October 22, 2014

MySQL Wish for 2013 – Better Memory Accounting

With Performance Schema improvements in MySQL 5.6 I think we’re in the good shape with insight on what is causing performance bottlenecks as well as where CPU resources are spent. (Performance Schema does not accounts CPU usage directly but it is something which can be relatively easily derived from wait and stage information). Where we’re […]

Load management Techniques for MySQL

One of the very frequent cases with performance problems with MySQL is what they happen every so often or certain times. Investigating them we find out what the cause is some batch jobs, reports and other non response time critical activities are overloading the system causing user experience to degrade. The first thing you need […]

Three ways that the poor man’s profiler can hurt MySQL

Over the last few years, Domas’s technique of using GDB as a profiler has become a key tool in helping us analyze MySQL when customers are having trouble. We have our own implementation of it in Percona Toolkit (pt-pmp) and we gather GDB backtraces from pt-stalk and pt-collect. Although it’s helped us figure out a […]

The two even more fundamental performance metrics

In a recent blog post, I wrote about four fundamental metrics for system performance analysis. These are throughput, residence time, “weighted time” (the sum of all residence times in the observation period — the terminology is mine for lack of a better name), and concurrency. I derived all of these metrics from two “even more […]

MySQL caching methods and tips

“The least expensive query is the query you never run.” Data access is expensive for your application. It often requires CPU, network and disk access, all of which can take a lot of time. Using less computing resources, particularly in the cloud, results in decreased overall operational costs, so caches provide real value by avoiding […]

Performance problem with Innodb and DROP TABLE

I’ve been working with an application which does a lot of CREATE and DROP table for Innodb tables and we’ve discovered DROP TABLE can take a lot of time and when it happens a lot of other threads stall in “Opening Tables” State. Also contrary to my initial suspect benchmarking create/drop table was CPU bound […]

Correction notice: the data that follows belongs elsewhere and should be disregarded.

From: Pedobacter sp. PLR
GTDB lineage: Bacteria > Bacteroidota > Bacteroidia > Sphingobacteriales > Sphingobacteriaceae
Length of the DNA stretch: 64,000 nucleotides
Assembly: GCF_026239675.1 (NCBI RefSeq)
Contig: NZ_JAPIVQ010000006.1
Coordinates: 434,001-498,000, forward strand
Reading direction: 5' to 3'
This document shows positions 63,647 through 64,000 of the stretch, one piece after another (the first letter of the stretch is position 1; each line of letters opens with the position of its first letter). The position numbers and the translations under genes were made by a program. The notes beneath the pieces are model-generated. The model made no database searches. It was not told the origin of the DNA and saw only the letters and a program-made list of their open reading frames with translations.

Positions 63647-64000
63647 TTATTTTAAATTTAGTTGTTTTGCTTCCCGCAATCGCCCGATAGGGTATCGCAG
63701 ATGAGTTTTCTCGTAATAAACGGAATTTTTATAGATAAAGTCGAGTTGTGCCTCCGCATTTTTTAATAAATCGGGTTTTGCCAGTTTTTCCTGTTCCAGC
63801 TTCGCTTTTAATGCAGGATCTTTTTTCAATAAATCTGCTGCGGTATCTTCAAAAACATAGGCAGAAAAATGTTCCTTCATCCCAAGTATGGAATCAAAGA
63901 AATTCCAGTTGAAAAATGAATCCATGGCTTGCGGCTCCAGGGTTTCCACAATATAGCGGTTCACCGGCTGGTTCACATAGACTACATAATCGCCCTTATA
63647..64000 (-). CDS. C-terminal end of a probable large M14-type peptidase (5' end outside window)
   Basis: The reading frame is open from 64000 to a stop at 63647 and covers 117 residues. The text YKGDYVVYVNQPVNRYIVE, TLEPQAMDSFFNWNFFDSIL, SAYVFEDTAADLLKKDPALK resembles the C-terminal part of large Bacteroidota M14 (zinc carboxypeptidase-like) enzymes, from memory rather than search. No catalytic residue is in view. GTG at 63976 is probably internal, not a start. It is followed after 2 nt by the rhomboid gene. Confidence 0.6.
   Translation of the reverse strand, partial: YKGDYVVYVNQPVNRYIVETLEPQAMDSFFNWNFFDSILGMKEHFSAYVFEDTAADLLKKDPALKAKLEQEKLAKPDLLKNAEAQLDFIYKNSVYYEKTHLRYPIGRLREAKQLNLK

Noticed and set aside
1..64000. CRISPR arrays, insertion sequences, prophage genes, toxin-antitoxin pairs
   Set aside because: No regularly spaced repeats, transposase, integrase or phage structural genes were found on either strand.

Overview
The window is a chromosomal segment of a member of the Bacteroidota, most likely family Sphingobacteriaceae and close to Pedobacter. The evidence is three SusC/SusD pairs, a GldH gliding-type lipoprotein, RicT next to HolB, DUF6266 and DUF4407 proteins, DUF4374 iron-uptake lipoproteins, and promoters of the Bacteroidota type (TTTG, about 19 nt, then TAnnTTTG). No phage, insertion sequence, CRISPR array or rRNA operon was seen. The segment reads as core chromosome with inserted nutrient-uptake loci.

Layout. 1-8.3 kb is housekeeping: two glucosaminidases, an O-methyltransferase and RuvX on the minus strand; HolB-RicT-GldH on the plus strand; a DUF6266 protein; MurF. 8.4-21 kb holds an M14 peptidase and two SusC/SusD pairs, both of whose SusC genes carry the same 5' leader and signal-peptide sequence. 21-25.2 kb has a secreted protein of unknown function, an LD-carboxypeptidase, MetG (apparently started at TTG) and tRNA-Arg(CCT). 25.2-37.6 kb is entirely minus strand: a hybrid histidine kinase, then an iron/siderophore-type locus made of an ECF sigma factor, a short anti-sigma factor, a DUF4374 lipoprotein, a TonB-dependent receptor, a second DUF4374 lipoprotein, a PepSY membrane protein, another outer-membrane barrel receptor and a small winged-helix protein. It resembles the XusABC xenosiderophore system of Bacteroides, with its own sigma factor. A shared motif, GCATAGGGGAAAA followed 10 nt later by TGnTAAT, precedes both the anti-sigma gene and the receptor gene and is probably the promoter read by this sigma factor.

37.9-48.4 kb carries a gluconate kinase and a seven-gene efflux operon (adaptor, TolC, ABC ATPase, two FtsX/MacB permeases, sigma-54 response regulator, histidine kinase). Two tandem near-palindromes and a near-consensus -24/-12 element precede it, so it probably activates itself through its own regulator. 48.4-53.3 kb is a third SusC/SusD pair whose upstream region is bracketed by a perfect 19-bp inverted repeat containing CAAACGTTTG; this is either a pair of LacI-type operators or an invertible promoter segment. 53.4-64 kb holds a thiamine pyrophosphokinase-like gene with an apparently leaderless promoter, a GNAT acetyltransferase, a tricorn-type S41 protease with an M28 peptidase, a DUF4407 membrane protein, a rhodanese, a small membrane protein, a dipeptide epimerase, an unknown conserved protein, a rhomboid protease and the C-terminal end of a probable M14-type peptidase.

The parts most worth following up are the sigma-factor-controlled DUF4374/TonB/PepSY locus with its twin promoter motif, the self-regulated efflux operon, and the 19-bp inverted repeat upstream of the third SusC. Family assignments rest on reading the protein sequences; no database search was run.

MySQL Limitations Part 3: Subqueries

This is the third in a series on what’s seriously limiting MySQL in certain circumstances (links: part 1, 2). This post is about subqueries, which in some cases execute outside-in instead of inside-out as users expect.

Performance Optimization and Six Sigma

You might be familiar with Six Sigma business management strategy which is employed by variety of the companies in relationship to managing quality of its product. Six Sigma applies to number of defects – when you have reached six sigma quality in your production you would see 99.99966% of the products manufactured with no defects, […]

Is your server’s performance about to degrade?

I’ve been talking and writing a bit lately about the scaling problems I’m seeing on fast servers running lots of queries. As a rough guide, I’m seeing this in servers running 20k queries per second and higher, lots of memory, lots of CPU cores, and most queries are running faster than one millisecond; some in […]

When would you use SAN with MySQL ?

One question which comes up very often is when one should use SAN with MySQL, which is especially popular among people got used to Oracle or other Enterprise database systems which are quite commonly deployed on SAN. My question in such case is always what exactly are you trying to get by using SAN ?